Sammlung Hogarthischer Kupferstiche (William Hogarth images, engraved by Riepenhausen)
Held at: University of Pennsylvania: Kislak Center for Special Collections, Rare Books and Manuscripts [Contact Us]3420 Walnut Street, Philadelphia, PA 19104-6206
This is a finding aid. It is a description of archival material held at the University of Pennsylvania: Kislak Center for Special Collections, Rare Books and Manuscripts. Unless otherwise noted, the materials described below are physically available in their reading room, and not digitally available through the web.
Overview and metadata sections
William Hogarth was born in London in 1697. The collapse of his father's career as a schoolmaster early in his life meant that instead of receiving an advanced education he became apprenticed to a silversmith. Upon completion of his apprenticeship, he set up his own copper engraving shop. As he worked, Hogarth learned to paint at St. Martin's Lane Academy and Sir James Thornhill's drawing school in Covent Garden. Thornhill was a respected painter and a role model for Hogarth, who later married Thornhill's daughter. Hogarth quickly gained popularity as a painter of conversation pieces for families in the court and government. Soon he began painting "satirical and amorous scenes," like Before and After (1729) (Bindman). In this early period he also began the practice of adapting his paintings into engravings for circulation.
Looking for a way to expand his business, Hogarth began painting what he called "modern moral subjects" in 1732. In his conception, "modern moral subjects" were "pictorial narratives of contemporary-life subjects in series" (Bindman); early examples are A Harlot's Progress (1732) and A Rake's Progress (painted in 1734, published in 1735), showing the moral and physical degeneration of a young woman and a young man, respectively. The engravings Hogarth made of these series were sold by subscription. After the modern moral subjects, Hogarth began painting and engraving other scenes from contemporary life, such as Strolling Actresses Dressing in a Barn (1738) and the Times of Day series (1738). While the individual scenes in the modern moral subjects series showed the development of a single character, the individual scenes in the Times of Day and series like it were connected by a broad theme.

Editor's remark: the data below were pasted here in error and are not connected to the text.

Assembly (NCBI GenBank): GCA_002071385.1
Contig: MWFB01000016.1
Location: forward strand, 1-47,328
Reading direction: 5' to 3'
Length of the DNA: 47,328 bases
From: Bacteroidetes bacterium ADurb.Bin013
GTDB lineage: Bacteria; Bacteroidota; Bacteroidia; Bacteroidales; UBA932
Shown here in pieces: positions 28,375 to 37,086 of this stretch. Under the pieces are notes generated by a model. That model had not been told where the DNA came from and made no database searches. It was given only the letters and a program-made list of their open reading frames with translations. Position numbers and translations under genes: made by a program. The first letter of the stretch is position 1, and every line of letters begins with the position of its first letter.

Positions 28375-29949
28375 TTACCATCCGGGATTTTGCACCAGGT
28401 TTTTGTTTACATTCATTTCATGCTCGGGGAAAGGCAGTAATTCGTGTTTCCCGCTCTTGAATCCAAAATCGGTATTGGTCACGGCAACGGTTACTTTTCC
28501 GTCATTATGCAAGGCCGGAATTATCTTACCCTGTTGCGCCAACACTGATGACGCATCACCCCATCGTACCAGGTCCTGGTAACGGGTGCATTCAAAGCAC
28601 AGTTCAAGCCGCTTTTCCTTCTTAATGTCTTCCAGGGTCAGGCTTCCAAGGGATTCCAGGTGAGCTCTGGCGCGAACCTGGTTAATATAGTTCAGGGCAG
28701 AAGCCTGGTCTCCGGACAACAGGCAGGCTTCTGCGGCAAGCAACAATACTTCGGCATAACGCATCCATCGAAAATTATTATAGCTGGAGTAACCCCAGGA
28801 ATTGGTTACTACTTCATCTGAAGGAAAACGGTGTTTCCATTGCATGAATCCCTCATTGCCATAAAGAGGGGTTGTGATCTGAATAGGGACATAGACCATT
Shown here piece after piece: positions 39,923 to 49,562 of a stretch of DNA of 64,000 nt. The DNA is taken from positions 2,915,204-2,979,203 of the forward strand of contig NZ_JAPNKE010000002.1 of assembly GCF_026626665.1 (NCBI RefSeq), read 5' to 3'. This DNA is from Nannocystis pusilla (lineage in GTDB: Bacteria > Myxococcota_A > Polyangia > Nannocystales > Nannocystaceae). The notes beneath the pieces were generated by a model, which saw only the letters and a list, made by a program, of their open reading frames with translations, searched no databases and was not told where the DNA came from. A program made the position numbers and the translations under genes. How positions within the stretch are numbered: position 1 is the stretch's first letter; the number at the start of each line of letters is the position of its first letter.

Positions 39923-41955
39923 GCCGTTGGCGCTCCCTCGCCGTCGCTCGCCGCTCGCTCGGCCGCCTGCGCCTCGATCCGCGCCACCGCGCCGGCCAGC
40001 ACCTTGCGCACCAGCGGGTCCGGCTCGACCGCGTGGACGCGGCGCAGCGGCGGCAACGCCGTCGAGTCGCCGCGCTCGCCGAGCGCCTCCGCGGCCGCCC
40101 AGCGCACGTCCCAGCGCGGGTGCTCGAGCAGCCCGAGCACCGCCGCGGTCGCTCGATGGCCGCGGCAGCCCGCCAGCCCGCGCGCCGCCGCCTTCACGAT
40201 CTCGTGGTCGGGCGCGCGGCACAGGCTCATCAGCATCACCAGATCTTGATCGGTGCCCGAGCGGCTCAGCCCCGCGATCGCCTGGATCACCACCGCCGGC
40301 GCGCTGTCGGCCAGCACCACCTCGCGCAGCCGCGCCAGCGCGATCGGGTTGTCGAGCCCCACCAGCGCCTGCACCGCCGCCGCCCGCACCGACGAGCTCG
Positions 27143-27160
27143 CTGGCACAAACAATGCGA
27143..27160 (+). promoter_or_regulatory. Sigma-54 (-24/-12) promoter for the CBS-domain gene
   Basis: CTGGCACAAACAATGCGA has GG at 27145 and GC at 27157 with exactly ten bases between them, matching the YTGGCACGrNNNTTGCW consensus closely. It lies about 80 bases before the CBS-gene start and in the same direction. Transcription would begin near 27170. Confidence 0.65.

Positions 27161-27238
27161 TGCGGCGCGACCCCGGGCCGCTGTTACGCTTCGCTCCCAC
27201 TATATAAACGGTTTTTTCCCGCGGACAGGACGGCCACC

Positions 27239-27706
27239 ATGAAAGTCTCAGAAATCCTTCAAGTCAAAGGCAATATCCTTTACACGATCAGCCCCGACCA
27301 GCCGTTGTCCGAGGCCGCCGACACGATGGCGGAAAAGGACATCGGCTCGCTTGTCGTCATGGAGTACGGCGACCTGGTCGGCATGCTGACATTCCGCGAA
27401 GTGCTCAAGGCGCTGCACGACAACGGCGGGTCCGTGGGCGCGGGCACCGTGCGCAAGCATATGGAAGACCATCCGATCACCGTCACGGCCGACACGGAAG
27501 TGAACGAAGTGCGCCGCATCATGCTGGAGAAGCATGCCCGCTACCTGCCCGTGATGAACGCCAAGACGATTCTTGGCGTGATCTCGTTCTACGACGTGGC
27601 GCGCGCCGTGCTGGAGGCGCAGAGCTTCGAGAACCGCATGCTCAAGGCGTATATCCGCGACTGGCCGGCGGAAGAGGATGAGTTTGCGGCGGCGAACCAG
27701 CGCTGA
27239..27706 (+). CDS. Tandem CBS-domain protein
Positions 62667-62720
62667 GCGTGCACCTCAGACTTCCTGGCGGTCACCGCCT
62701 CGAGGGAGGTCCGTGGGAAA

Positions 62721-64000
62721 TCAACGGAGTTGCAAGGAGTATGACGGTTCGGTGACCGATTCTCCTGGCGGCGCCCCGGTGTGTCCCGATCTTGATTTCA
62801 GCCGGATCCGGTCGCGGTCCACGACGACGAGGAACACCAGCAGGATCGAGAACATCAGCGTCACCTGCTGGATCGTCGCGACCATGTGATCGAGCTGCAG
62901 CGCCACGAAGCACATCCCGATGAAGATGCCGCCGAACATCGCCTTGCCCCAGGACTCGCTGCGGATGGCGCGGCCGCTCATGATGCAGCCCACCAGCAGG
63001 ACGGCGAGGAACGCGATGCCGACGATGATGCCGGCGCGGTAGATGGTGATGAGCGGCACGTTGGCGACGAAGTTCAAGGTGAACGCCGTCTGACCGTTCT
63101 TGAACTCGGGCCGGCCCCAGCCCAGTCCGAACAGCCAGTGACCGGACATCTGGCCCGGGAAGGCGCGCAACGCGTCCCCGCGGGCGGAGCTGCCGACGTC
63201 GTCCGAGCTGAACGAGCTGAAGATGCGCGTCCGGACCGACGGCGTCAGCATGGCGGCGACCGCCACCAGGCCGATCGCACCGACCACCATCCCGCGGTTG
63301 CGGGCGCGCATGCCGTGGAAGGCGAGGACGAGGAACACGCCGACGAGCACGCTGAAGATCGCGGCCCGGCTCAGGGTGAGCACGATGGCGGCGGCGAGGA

In 1743 Hogarth returned to painting modern moral subjects with the series Marriage-à-la-Mode, depicting an aristocratic couple whose lives are destroyed by their pursuit of "the high life for its own sake" (Bindman). Up until this point, Hogarth had a least a partial role in the engraving of his paintings; Marriage-à-la-Mode was his first series to be engraved entirely by other artists. A few years after Hogarth depicted life among the higher classes in his marriage scenes, he took on life among the lower classes in paintings such as Beer Street and Gin Lane (1751). With these scenes, he hoped to "reform some reigning Vices peculiar to the lower Class of People," and so made the images accessible to the masses by publishing the engravings cheaply. Hogarth continued his social commentary in later paintings-turned-engravings such as the series An Election Entertainment (1754-8), which addressed governmental corruption with reference to the Oxfordshire election of 1754; The Gate of Calais (1749), which took as its reference Hogarth's own arrest as a spy while painting the landmark; and the series The March to Finchley (1750), which represented the Scottish Invasion of the 1740's. These paintings strengthened Hogarth's reputation as a "comic history painter," a term first used to describe him by the novelist Henry Fielding.